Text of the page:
Davis began free-lancing for NPR while still attending Barnard College. After graduation, she free-lanced out of the New York office for three years, when she joined the production staff of Weekend All Things Considered. In 1986, she was promoted to associate producer, and NPR began to send her overseas to train reporters in South Africa, Mozambique, and Russia.
But by September 1989, Davis had tired of working behind the scenes. She had been turned down for a permanent reporting job and, believing her chances would improve with more foreign reporting experience, took a one-year leave of absence from Weekend All Things Considered and boarded a plane to pay her dues.
For the first four months, Davis filed stories for NPR on a free-lance basis from Russia and Czechoslovakia, where she covered the Prague Revolution. She then relocated to Mexico City, and eight months later asked the network to hire her on as a permanent reporter at a salary of $35,000. Then-Managing Editor John Dinges and other NPR managers refused, saying Davis was asking for a “special deal” that they had no authorization to give her.
Though it likes to think of itself as the broadcast paragon of human dignity, NPR’s funding woes lead it to employ the equivalent of journalistic migrant workers. Free-lancers—the lucky ones—typically work for years before being offered a permanent job with benefits.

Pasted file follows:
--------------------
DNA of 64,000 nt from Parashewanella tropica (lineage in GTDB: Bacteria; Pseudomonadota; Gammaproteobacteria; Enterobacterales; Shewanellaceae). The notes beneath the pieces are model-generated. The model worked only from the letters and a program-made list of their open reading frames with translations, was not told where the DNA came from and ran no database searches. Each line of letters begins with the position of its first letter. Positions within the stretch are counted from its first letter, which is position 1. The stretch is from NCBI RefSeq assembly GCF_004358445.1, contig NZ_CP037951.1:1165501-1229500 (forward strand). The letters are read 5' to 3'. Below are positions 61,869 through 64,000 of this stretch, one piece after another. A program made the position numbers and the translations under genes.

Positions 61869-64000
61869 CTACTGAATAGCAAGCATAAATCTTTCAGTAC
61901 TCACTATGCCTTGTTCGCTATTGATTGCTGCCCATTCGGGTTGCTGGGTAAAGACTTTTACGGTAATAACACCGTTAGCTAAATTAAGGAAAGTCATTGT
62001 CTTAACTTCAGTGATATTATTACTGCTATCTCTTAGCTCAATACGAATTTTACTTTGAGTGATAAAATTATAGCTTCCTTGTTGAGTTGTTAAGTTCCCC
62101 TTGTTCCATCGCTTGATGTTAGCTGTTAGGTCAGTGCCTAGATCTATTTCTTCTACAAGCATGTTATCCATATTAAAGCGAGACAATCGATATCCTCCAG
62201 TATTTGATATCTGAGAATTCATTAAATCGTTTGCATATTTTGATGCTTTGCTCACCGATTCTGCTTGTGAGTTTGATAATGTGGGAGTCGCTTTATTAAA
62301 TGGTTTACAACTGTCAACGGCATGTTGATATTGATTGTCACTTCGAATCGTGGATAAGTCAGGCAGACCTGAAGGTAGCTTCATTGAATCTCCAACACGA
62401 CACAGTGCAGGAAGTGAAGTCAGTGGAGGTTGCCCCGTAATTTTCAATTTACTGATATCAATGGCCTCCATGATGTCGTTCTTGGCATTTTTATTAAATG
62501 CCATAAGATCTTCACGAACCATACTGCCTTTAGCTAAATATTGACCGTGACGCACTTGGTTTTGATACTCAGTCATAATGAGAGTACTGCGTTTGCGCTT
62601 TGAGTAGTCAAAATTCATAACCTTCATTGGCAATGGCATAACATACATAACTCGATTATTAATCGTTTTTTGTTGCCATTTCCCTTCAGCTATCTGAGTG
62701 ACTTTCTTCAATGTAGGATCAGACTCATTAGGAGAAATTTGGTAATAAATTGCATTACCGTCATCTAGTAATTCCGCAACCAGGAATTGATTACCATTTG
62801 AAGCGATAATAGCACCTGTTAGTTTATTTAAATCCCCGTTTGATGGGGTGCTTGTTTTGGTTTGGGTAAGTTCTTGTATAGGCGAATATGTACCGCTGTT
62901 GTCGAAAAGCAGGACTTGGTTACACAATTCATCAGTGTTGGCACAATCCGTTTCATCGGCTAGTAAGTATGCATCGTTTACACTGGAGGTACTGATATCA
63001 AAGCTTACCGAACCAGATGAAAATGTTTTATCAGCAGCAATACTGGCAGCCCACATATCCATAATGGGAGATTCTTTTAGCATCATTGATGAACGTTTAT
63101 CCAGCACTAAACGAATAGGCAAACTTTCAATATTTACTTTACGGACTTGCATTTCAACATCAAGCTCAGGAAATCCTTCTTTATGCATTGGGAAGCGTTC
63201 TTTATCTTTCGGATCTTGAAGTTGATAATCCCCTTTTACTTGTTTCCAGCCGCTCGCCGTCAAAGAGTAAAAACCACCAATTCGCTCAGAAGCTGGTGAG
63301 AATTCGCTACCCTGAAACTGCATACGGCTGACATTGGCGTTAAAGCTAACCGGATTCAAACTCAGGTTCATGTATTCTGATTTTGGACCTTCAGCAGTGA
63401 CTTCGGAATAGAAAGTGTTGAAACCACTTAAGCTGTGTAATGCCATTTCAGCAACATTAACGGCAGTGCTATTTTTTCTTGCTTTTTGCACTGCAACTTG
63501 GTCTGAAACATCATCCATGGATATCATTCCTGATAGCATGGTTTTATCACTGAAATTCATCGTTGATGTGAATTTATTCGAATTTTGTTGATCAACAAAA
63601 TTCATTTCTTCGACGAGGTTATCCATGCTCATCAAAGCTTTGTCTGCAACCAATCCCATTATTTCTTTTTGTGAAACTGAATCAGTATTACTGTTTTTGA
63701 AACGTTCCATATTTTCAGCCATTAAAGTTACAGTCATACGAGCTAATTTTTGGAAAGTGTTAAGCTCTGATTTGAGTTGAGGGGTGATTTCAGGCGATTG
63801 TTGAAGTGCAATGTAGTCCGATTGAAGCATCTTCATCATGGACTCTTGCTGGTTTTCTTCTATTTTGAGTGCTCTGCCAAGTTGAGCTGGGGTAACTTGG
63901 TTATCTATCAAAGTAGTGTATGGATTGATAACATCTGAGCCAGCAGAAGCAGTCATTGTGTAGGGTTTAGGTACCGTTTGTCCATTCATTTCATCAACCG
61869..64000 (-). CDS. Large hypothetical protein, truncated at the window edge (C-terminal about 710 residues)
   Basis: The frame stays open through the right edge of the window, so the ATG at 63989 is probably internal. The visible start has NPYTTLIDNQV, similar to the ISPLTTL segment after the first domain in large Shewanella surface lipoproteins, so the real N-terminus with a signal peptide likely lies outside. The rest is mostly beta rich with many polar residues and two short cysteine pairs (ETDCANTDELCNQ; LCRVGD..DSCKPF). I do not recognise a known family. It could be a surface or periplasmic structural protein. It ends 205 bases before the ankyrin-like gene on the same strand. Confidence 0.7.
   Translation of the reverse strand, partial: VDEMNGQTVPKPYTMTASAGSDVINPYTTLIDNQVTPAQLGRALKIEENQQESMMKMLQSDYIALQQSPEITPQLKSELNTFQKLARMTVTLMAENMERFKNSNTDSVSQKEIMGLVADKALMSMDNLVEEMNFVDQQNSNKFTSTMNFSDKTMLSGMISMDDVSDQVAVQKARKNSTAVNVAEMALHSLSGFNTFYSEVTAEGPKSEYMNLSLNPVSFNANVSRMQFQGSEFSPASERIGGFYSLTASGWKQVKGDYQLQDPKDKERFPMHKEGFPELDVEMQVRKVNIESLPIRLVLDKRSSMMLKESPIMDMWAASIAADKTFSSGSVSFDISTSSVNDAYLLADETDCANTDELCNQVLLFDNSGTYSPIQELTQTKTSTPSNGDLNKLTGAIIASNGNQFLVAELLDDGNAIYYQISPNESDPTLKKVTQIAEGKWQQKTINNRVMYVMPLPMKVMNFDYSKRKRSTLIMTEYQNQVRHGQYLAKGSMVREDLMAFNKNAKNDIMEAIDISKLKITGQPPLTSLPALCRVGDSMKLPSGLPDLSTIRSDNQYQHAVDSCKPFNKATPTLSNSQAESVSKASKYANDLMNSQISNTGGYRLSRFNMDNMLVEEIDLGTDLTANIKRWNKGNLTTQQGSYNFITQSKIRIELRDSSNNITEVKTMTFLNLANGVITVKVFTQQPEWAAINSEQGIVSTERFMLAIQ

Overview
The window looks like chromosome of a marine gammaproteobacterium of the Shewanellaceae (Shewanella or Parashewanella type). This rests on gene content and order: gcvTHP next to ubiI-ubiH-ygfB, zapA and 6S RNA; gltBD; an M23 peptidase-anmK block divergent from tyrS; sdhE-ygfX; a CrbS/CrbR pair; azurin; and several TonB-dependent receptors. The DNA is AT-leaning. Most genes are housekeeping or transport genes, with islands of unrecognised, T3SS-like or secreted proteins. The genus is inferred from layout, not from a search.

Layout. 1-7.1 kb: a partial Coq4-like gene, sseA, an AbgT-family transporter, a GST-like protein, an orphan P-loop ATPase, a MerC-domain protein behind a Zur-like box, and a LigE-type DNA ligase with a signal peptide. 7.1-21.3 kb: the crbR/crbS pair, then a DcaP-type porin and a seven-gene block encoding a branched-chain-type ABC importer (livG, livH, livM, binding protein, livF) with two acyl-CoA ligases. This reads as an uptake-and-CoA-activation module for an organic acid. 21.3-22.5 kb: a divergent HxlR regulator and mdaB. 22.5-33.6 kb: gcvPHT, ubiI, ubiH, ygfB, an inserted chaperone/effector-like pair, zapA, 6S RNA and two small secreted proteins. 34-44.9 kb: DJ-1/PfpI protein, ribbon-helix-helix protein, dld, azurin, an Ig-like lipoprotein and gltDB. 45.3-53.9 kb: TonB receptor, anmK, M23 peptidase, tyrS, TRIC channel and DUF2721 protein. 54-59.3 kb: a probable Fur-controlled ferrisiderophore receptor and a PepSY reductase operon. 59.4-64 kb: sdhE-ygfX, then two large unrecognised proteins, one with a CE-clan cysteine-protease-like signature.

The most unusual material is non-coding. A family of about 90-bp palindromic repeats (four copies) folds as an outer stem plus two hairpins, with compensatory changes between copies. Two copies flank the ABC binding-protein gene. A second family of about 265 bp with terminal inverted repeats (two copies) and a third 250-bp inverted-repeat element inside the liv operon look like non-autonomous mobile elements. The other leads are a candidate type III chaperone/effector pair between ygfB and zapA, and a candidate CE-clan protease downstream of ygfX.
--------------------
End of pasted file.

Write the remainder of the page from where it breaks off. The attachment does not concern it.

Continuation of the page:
Stringing free-lancers along is a “terrible policy,” says Davis, adding that it’s exacerbated by the practice of giving permanent positions to men over more experienced women, or paying men more for the same work.
“For the first 10 years at NPR, I had no problem,” Davis says. “It’s been in the last five years while I’ve been trying to get on as a permanent staff reporter that I noticed the problem. I kept hitting up against a wall.” She alleges that men leapfrog over female co-workers and “don’t come in at entry-level jobs. A lot of my friends were making a lot more than I was for doing the same job. The workplace isn’t a participatory democracy, but it should be fair.”
In the mid-’80s, NPR itself commissioned a report that found Equal Pay Act violations. “What the law says is that men and women that perform substantially the same jobs must be paid the same,” says Davis’ attorney, Lynne Bernabei of Bernabei and Katz. Union pay scales set up very specific salaries for each type of job performed at NPR—reporter, newscaster, host, correspondent—with slight variations for experience. “They made some minor adjustments” after the report, which NPR has declined to release, says Bernabei, but men continue to be paid more than women. Bernabei says that since 1989, three other NPR women have gone to her with claims of sexual discrimination and pay-equity violations. Those cases were settled out of court.
“The fact that they were willing to go to court in this case indicates that they don’t understand pay-equity laws,” says Bernabei. “This is a straight shot for us.”